WisdomTree, the New York-based exchange-traded fund sponsor best known for its fundamental indexes, has further enhanced its offering of dividend focused ETFs with the recent launch of a dividend payout fund that tracks US companies showing good dividend growth prospects.
The new product, the WisdomTree US Dividend Growth Fund (DGRW), is likely to compete with other funds in the dividend growth niche, especially the Vanguard Dividend Appreciation ETF (VIG) and the S&P SPDR Dividend ETF (SDY), both which have more than $10 billion in AUM.
In keeping with the sponsor’s fundamental indexing approach, the new fund tracks the WisdomTree US Dividend Growth Index, a proprietary dividend-weighted benchmark that consists of about 300 companies that have a market capitalization of at least $2 billion. The constituents are selected based on both quality and growth factors that gives a holistic approach to dividend investing while blending characteristics of both active and passive management styles. The index is rebalanced annually to reflect the proportionate share of cash dividends each component is projected to pay in the coming year.
To be eligible for the fund, securities must have dividend coverage ratio greater than 1.0x as WisdomTree believes companies that do not have enough earnings to support dividend are less likely to be dividend growth leaders.
The underlying benchmark takes a unique forward-looking dividend growth approach rather than the industry-standard where dividend funds use a backward-looking growth screen. While technology firms have been the greatest contributors to dividend growth over the past five years, most widely followed dividend-growth indexes will not include them for the next 10 or even 20 years since they employ historical dividend-growth screens that require a company to have paid or raised dividends for 5, 10 or 20 years.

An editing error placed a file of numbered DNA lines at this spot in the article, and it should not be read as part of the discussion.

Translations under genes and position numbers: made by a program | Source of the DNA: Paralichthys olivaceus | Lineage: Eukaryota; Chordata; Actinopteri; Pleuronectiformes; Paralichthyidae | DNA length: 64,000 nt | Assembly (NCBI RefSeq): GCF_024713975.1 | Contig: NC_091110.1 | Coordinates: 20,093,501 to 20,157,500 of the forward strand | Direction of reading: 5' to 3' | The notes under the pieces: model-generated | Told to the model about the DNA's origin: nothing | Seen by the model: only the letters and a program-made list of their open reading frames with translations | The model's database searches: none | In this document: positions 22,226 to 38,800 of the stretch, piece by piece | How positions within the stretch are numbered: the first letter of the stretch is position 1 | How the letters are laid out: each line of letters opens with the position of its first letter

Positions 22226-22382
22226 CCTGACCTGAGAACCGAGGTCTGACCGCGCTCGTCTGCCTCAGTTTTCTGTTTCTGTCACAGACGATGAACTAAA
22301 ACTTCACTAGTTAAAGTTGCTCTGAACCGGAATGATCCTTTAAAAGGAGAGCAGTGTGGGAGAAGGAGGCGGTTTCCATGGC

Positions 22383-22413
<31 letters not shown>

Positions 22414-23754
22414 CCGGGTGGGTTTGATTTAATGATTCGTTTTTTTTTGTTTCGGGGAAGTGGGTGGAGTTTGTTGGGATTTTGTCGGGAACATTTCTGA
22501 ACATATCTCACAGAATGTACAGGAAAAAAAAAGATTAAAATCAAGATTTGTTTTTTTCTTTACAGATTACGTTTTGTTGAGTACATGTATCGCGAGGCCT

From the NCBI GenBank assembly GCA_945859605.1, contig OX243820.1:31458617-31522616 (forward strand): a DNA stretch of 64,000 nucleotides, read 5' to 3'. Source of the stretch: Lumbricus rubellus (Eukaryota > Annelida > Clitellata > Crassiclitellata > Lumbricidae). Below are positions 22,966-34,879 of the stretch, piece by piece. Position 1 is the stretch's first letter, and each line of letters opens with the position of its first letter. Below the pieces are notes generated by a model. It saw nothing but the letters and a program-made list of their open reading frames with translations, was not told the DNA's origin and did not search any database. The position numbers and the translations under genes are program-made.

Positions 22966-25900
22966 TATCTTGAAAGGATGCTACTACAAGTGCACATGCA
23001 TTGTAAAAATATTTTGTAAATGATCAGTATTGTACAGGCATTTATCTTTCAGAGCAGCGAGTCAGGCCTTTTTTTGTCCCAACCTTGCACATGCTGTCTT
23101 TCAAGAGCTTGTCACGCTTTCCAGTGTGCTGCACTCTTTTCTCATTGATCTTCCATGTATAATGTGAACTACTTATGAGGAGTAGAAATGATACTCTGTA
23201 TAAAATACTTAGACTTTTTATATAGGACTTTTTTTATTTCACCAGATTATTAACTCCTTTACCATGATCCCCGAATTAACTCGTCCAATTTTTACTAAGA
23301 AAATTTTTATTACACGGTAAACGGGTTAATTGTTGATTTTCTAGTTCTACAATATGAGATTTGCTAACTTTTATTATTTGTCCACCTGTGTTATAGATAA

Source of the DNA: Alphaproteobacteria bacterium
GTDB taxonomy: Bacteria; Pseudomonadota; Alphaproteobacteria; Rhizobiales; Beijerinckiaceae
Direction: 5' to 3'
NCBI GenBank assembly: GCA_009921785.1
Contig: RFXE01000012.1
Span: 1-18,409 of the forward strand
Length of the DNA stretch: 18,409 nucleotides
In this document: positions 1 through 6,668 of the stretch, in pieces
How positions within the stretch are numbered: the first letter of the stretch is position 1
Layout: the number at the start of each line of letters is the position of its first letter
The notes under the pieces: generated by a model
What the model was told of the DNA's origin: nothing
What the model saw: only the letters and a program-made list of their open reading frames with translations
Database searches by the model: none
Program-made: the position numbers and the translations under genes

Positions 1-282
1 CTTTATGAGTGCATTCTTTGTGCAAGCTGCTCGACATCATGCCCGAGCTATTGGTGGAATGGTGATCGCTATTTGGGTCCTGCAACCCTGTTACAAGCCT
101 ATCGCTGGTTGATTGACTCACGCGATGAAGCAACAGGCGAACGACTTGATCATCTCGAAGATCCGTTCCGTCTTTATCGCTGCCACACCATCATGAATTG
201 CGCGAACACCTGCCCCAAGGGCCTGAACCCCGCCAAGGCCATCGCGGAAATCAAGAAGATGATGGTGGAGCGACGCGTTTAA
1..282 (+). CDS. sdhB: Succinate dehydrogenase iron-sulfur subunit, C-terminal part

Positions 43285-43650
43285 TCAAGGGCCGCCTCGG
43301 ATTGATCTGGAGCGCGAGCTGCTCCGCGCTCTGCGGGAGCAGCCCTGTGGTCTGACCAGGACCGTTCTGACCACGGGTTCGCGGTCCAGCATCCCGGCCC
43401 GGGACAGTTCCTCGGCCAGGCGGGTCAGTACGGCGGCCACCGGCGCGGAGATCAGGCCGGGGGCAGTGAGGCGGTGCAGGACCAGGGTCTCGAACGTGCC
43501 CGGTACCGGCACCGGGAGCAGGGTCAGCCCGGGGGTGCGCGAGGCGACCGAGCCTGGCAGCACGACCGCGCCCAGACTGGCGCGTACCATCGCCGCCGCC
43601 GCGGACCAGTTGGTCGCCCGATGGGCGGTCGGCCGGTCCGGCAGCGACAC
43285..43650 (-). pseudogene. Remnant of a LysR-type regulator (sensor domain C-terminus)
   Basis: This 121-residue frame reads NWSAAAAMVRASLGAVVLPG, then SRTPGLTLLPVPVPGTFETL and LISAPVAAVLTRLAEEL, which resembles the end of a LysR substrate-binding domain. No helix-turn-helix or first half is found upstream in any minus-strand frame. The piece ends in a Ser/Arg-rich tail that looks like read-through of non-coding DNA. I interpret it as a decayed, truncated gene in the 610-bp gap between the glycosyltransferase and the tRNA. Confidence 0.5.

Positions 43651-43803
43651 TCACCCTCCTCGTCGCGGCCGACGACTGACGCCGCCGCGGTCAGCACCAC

For example, Apple is now the largest dividend payer in the US, but benchmarks such as the Dow Jones US Select Dividend Index, the NASDAQ US Dividend Achievers Select Index and the S&P High Yield Dividend Aristocrats Index won’t be able to include Apple until 2017, 2023 and 2033, respectively.
The traditional backward-looking indexes thus deprives many investors from capitalizing on the shifting trends in the dividend landscape as dividends from defensive sectors such as utilities, consumer staples, healthcare and telecommunication services etc. have become well known.
Additionally, DGRW also targets growth factors based on long-term earnings growth expectations while taking into account three year historical averages for return on equity (ROE) and return on assets (ROA).
The fund has an annual expense ratio of 0.28 percent.
Disclosure: No holdings